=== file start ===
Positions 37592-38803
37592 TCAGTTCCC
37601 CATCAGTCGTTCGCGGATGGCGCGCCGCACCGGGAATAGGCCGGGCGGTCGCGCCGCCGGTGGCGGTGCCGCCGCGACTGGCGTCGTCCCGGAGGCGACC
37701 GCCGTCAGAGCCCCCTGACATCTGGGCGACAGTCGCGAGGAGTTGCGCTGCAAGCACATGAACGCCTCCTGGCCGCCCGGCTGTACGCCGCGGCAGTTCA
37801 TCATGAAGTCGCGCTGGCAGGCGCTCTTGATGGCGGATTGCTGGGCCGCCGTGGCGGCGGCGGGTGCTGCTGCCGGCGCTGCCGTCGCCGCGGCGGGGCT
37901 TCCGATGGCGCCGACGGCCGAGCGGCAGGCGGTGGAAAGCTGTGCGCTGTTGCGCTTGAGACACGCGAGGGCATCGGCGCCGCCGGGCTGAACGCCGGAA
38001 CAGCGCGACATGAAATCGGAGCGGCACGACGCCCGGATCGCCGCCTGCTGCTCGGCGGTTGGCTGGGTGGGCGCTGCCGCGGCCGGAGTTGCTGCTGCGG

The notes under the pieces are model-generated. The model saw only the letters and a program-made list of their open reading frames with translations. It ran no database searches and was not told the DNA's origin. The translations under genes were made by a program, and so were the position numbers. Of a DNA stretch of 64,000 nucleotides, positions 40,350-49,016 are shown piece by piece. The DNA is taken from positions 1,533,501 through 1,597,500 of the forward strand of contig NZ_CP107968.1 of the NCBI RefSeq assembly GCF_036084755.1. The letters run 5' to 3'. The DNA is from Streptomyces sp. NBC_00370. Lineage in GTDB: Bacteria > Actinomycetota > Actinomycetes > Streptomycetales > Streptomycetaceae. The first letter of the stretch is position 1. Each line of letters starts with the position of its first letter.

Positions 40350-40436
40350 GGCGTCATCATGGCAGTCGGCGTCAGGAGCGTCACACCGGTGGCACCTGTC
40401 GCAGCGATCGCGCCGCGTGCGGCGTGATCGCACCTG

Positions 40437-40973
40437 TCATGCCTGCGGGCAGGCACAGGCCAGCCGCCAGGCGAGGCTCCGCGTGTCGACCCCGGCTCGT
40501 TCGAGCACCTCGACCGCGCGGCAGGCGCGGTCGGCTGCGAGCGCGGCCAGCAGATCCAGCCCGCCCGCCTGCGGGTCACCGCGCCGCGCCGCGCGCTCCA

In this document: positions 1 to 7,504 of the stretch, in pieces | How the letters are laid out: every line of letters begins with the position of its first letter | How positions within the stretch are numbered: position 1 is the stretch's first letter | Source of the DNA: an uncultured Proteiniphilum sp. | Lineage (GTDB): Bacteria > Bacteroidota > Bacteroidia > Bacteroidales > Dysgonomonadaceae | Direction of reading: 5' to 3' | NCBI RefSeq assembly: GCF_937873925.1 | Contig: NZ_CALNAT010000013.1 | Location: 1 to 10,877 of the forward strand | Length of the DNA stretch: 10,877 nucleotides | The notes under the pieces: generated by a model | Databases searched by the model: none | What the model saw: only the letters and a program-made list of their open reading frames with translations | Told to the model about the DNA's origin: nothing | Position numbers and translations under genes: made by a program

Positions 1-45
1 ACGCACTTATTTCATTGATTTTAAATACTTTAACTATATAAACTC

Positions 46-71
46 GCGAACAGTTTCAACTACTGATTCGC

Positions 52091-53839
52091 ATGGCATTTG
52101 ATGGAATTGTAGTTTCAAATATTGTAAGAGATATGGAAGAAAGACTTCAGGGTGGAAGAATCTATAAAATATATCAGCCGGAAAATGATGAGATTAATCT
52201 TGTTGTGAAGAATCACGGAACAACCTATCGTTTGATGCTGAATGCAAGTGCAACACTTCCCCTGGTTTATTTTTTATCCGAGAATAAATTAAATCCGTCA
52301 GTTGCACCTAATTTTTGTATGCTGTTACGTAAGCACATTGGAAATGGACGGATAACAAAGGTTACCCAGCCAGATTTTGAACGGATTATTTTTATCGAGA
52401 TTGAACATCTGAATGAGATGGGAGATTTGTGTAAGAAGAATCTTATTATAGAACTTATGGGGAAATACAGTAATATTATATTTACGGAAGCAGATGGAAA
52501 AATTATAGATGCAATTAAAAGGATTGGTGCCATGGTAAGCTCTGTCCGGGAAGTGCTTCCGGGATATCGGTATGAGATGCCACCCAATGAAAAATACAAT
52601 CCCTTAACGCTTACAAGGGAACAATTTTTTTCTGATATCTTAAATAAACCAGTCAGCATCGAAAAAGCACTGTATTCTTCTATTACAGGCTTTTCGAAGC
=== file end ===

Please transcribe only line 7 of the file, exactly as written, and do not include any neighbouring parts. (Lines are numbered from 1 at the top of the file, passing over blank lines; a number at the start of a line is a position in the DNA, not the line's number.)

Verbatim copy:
38001 CAGCGCGACATGAAATCGGAGCGGCACGACGCCCGGATCGCCGCCTGCTGCTCGGCGGTTGGCTGGGTGGGCGCTGCCGCGGCCGGAGTTGCTGCTGCGG